Who is protecting the parks from West Nile?

Leo Morales just moved his family from Texas to Memphis and has been watching the reports of the spread of West Nile with interest.

Leo Morales, Parent:  "We put a little lotion on her and stuff... kind of to help prevent the mosquito bites... but that's pretty much it... there's not much else i can do at this time."

His daughter is two, two years old... and "too" young to know better.

At their home, they've followed advice of the health department, draining standing water, wearing mosquito repellant, watching for warning signs, dead birds and so on. But in public places - like audobon park - he worries that the risk may be out of his hands.

"If there was water... we pretty much try to stay away from it."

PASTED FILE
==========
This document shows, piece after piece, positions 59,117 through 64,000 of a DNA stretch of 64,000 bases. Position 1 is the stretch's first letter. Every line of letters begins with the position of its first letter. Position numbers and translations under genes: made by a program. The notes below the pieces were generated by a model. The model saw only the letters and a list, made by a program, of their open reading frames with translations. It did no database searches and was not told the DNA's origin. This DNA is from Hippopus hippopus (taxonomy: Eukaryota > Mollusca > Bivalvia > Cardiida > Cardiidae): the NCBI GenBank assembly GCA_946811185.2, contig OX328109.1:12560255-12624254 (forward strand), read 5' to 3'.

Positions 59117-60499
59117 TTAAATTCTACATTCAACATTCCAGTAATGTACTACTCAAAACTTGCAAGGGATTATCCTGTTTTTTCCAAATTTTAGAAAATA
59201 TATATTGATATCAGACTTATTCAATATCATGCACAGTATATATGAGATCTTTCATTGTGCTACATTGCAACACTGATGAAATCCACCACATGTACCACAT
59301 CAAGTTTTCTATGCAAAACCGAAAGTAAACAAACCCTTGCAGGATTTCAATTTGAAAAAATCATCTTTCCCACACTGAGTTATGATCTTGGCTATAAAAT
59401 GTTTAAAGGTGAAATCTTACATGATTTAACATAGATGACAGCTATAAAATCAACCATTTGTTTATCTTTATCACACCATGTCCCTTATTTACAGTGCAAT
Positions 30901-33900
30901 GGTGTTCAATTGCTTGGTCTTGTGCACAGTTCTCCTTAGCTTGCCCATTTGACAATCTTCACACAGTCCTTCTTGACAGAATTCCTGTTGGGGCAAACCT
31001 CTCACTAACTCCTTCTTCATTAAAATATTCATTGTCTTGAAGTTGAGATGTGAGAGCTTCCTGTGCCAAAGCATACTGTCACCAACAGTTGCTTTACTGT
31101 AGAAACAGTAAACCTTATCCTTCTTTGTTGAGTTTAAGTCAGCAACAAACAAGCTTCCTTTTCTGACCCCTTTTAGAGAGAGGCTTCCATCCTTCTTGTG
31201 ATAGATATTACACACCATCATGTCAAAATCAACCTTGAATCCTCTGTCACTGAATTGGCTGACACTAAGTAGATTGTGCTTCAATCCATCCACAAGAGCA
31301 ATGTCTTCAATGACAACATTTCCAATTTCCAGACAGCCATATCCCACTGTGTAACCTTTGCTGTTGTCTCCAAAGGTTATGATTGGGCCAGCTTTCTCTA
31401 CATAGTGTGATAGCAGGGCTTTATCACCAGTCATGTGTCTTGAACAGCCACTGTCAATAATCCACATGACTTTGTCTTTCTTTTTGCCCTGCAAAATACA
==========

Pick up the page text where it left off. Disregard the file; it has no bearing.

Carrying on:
At this playground, at Overton Park, the bugs abound, while the heat may be keeping kids away. Still - these places pose particular challenges. A large "still" pond skirts the playground.

Butch Pollan brought his kids to the zoo here, also at Overton Park. He doesn't worry much about the West Nile Virus, but keeps a close eye on where his kids wander.

"If I was keeping an eye on em... I wouldn't just go over there and spend the day."

And that's a good thing, because the health department says at dusk - and at dawn - the mosquitos are the worst in places like these. Alongside the Parks Commission, they spray the parks on their regular routes, also responding to calls from park-goers.  The pond is supposed to be coated with a special larvaecide that keeps the bugs from hatching.

If you find a bird in a park, the health department suggests you stay away from it. If you plan to throw it away, use gloves and a shovel.

They also say if your children are going to go to a public park, you should have them wear heavy mosquito repellant and wear light colored clothing - white or beige - with long sleeves, to limit the number of potential bugbites.